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Beginning of the Beixin culture in China. It was a Neolithic culture in Shandong, China. It was the successor of the Houli culture (6500–5500 BC) and precursor of the Dawenkou culture (4100–2600 BC).

§East Asia


The domestication of chickens – The domestic chicken is believed to be in the main part a manipulation of the Red Junglefowl at the very least around 5000 years ago. The modern domestication is believed to also incorporate genetic traces of the Grey Junglefowl, suggesting hybridisation of the two species.

With many domestication stories, the real facts will remain purely speculated at by scientists as different theories are thrown into the mix. One suggests that there is definite evidence of domesticated chickens in Taiwan as far back as 5300BCE. It is not known how much these Taiwanese junglefowl contributed to the modern domestic chicken which suggests independent domestications. Some sources even cite the Green Junglefowl as a contributory species to the process.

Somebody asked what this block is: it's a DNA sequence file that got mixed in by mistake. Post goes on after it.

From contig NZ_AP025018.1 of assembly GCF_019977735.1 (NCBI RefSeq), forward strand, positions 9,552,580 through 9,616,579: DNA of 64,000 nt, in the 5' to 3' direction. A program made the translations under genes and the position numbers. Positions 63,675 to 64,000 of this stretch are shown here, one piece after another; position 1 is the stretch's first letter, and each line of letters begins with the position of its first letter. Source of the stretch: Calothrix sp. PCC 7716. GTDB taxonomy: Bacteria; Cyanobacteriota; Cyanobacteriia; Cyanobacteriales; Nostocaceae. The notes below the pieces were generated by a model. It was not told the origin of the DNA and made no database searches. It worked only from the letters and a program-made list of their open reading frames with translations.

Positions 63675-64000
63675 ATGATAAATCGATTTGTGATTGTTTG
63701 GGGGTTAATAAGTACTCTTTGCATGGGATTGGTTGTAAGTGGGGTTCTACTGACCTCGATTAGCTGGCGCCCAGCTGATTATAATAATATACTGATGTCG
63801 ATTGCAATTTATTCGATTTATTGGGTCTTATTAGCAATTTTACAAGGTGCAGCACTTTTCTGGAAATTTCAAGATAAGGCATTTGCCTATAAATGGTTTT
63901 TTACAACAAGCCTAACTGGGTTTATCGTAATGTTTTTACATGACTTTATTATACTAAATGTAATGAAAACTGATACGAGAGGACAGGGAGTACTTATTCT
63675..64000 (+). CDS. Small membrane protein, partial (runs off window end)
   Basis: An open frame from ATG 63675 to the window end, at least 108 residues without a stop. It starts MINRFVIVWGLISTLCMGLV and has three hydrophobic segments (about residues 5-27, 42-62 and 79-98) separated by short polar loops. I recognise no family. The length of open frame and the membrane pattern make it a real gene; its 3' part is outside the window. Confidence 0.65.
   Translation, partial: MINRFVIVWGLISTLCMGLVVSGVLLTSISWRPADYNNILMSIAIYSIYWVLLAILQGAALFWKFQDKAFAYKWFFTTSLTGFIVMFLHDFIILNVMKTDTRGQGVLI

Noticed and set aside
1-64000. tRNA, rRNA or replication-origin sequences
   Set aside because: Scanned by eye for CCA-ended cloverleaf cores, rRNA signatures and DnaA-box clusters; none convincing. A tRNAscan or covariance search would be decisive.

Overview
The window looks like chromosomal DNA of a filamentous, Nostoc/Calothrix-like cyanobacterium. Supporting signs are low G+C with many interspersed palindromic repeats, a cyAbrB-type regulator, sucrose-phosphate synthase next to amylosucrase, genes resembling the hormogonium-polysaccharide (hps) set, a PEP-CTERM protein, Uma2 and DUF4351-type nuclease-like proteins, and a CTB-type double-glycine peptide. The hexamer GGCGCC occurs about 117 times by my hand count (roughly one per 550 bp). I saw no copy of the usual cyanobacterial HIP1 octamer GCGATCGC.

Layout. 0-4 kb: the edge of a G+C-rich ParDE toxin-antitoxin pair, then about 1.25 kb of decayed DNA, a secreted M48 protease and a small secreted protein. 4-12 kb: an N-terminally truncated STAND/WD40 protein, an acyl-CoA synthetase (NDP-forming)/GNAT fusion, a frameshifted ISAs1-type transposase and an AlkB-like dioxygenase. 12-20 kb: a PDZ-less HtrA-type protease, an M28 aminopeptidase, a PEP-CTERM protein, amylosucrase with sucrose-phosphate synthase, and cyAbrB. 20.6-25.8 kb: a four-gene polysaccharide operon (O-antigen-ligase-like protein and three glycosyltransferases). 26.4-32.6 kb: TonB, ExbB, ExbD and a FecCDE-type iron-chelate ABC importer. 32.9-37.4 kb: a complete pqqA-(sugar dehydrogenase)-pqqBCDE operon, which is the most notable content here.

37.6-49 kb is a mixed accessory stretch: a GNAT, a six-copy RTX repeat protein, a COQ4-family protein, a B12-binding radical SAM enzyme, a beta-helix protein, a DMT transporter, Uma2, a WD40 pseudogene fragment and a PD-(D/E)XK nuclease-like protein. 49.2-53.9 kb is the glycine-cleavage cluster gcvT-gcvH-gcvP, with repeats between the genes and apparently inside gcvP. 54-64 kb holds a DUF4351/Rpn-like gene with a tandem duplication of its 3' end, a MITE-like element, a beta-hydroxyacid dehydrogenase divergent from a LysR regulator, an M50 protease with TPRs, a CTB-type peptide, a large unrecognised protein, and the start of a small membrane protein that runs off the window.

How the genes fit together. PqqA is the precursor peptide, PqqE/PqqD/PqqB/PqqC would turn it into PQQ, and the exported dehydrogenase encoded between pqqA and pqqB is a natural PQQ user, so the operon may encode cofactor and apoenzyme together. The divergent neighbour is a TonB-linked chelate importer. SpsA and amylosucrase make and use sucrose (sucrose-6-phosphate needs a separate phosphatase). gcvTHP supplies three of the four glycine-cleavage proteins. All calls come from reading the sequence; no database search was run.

Domestication and domesticated varieties appeared to spread west across Asia and into Europe and Africa over the next two to three thousand years. In the modern world, hundreds of breeds exist.

§Middle East

§Mesopotamia (Iraq)

This is the year that historians mark as the beginning of the "Early Ubaid" - sometimes called Eridu, which lasted until about 4700 BCE. (alternatively the Early Ubaid began around 5000 BCE) It's a phase limited to the extreme south of Iraq, on what was then the shores of the Persian Gulf. This phase, showed clear connection to the Samarra culture to the north, saw the establishment of the first permanent settlement south of the 5 inch rainfall isohyet. These people pioneered the growing of grains in the extreme conditions of aridity, thanks to the high water tables of Southern Iraq.

Eridu is an ancient Sumerian city in what is now Tell Abu Shahrain, Dhi Qar Governorate, Iraq. Eridu was long considered the earliest city in southern Mesopotamia, and is still today argued to be the oldest city in the world.

Located 12 km southwest of Ur, Eridu was the southernmost of a conglomeration of Sumerian cities that grew about temples, almost in sight of one another. In Sumerian mythology, Eridu was originally the home of Enki, later known by the Akkadians as Ea, who was considered to have founded the city. His temple was called E-Abzu, as Enki was believed to live in Abzu, an aquifer from which all life was believed to stem.

§Near East

The Indus Valley Tradition: Mehrgarh II-VI (ceramic Neolithic), Regionalization era.


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Page last modified on June 09, 2017, at 11:18 PM